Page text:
ותמימים ינחלו טוב.
And the whole-hearted shall inherit good. -Proverbs 28:10
What my chevruta study partner and dear friend pointed out was that the word תמים can also mean "simple person." This would render the verse to say "[and] the simple ones shall inherit good." Going off this interpretation of the word תמימים, there is an equivocation with good and simplicity. In spite of all the nuances in Jewish law, is there something to be said for a simpler Judaism? And my answer to that is a resounding "Yes!"
At least from my personal experience observing the more observant community, there is a trend in which one worships the halachic system instead of worshiping G-d. The halachic system was always meant to be the means to connecting with G-d, not the end unto itself. I analogize it to the Taoist concept of the Dao (道), or "the way." In Hebrew, the word הלכה (halacha) comes from the root word ללכת (to go). Regardless of how Jewish practice has evolved and continues to evolve, it should keep in mind this concept. R. Nathan Cardozo recently wrote a verbose, but stunningly spot-on critique of Orthodoxy in this vein, in which he says:
Today most of these [Orthodox] communities view themselves as observant, not model communities. An observant community is one that is primarily concerned with religious observance. As such, it views halacha and a proper Orthodox environment to execute its demands as a priority...It lacks the language and spirit necessary to be a model community conveying the great message of Judaism to all other Jews, and even Gentiles.
In being focused on the nuances, it's all too easy to forget the great message of Judaism. I'm not saying that we should necessarily ignore nuances because the world is a nuanced place. We should come to an understanding of the world around us with that in mind. However, we should still remember the simpler points of Judaism that form its profundity. What might those points be?
First is that G-d exists as Infinite Oneness. What does G-d expect from us? Although it is mighty difficult to summarize a religion as complex as Judaism into a sound byte or a single sentence or concept, the Rabbis nevertheless tried. For R. Hillel (Talmud Bavli, Shabbat 31a), it was "What is hateful unto you, do not do unto others. This is the entirety of Torah. Now go and study." For R. Akiva (Jerusalem Talmud, Nedarim 30b), it was "Love your neighbor as yourself (Leviticus 19:18). The rest is commentary." The Prophet Micah asked this question. His response? "You shall act justly, love chesed, and walk humbly in all His ways (6:8)." Treating others the way you would want to be treated is a significant part of the great message of Judaism.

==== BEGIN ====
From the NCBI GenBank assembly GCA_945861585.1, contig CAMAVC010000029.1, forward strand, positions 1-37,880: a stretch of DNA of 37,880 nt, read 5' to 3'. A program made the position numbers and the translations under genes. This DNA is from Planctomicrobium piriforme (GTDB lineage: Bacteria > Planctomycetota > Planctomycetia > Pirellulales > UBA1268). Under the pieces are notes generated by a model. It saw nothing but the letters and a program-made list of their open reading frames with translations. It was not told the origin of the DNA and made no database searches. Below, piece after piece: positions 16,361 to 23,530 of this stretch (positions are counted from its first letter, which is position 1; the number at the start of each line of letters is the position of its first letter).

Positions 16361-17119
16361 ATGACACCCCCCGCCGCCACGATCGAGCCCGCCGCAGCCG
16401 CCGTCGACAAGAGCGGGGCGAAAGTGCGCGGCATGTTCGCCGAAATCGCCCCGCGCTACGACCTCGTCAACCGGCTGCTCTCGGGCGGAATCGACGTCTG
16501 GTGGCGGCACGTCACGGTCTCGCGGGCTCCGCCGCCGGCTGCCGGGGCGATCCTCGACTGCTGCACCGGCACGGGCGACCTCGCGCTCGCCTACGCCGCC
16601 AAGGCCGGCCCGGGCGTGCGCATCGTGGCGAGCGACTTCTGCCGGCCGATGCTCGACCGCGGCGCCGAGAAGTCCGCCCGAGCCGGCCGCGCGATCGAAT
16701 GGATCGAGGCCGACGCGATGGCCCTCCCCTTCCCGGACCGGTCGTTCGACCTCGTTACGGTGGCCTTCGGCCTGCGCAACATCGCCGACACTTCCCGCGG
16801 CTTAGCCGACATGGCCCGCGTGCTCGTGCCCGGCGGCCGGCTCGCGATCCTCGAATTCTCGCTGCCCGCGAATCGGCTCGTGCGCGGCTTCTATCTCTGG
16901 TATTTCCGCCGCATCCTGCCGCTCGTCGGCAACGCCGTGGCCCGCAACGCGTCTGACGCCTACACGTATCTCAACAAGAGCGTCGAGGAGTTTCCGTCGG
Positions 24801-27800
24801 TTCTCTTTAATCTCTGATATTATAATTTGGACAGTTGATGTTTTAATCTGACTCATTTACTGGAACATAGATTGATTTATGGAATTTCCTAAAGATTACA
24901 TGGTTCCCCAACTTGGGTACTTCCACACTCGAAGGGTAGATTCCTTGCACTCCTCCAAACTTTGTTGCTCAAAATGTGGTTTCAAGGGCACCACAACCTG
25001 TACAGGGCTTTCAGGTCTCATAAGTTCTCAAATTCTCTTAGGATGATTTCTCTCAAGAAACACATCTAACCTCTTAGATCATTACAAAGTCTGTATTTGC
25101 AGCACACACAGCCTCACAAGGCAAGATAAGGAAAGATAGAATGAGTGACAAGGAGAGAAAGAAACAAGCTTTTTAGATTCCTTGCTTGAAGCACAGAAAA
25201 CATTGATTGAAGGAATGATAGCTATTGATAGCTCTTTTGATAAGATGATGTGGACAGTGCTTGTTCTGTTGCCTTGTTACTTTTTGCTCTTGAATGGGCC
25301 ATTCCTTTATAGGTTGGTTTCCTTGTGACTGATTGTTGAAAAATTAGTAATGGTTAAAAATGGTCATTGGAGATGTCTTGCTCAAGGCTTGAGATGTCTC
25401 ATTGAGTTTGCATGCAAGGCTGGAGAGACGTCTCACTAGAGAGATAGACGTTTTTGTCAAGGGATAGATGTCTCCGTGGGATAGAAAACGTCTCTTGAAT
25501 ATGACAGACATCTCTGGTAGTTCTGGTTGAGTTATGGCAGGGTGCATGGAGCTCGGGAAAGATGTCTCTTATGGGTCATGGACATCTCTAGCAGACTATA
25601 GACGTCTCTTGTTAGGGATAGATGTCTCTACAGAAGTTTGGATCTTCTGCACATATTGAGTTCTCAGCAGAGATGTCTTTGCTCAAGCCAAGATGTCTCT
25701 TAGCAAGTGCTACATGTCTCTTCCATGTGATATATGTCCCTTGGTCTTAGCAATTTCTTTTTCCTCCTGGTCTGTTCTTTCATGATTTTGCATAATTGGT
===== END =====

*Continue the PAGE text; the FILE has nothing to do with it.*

It should even play into how we view ritual practice. Ritual practice is not meant to be done for its own sake, but rather to invoke something and transform ourselves. In the Introduction of the Mussar text Orchot Tzaddikim (Path of the Righteous), it states that "if you do not have good traits, you do not have Torah and mitzvahs because all of Torah hinges upon the perfection of one's traits" (וכשאין בידך מדות טובות אין בידך תורה ומצוות כי כל התורה תלויה בתקון המדות). That is why ritualistic practice (בין אדם למקום) requires a bracha (a blessing, i.e., a statement of intent) before undertaking a mitzvah, and a mitzvah involving interpersonal relations (בין אדם לחברו) does not. Take tefillin as an example. When one wraps the tefillin on around the finger, the following is uttered:
וארשתיך לי לעולם. וארשתיך לי בצדק ובמשפט ובחסד וברחמים. וארשתיך ליבאמונה וידעת את הי.
"And I will betroth you unto me forever. I will betroth you unto Me in righteousness, justice, loving-kindness, and compassion. And I will betroth you unto Me in faithfulness, and you shall know G-d."
Since we are created in G-d's Image and are supposed to act imitatio Dei, we are meant to act in justice and kindness. How we perceive our actions and how we treat others should stem from that idea. If you're donning tefillin and that's not what is running through your mind, you're doing it wrong. If you're obsessing over minutiae such as not eating kitniyot on Passover instead of remembering the spiritual significance of chametz or why celebrating freedom on Passover is important, you're doing it wrong. If you berate and embarrass someone for not covering the challah on Shabbat, even though the purpose of covering the challah is to teach us the importance of not embarrassing the wine (and as an a fortiori inference, not embarrassing other human beings), you're doing it wrong. If you're praying not because it changes you into a better person or makes you more aware of G-d, but because you treat the rote recitation as a magic formula [or even less so], you're not doing it right. If you're not fasting on Yom Kippur because it spiritually awakens you to do teshuvah and to help out others, but because "it's what we've always done" or doing so for the sake of fasting, you're not doing it right. Rituals are a way to moment in time in which we establish a moment of G-dliness. If one's actions are contrary to these simple and basic meta-halachic principles, you're not doing it right.
Regardless of the mitzvah, we should ask ourselves what the greater spiritual meaning behind the mitzvah is instead of acting by rote. We should be able to discern the underlying principle behind what we do. Whatever complexities there might be behind the Jewish law, we should remember why we do what we do and ask ourselves if we are transforming ourselves in the process. In summation, when performing mitzvahs, we should keep it simple.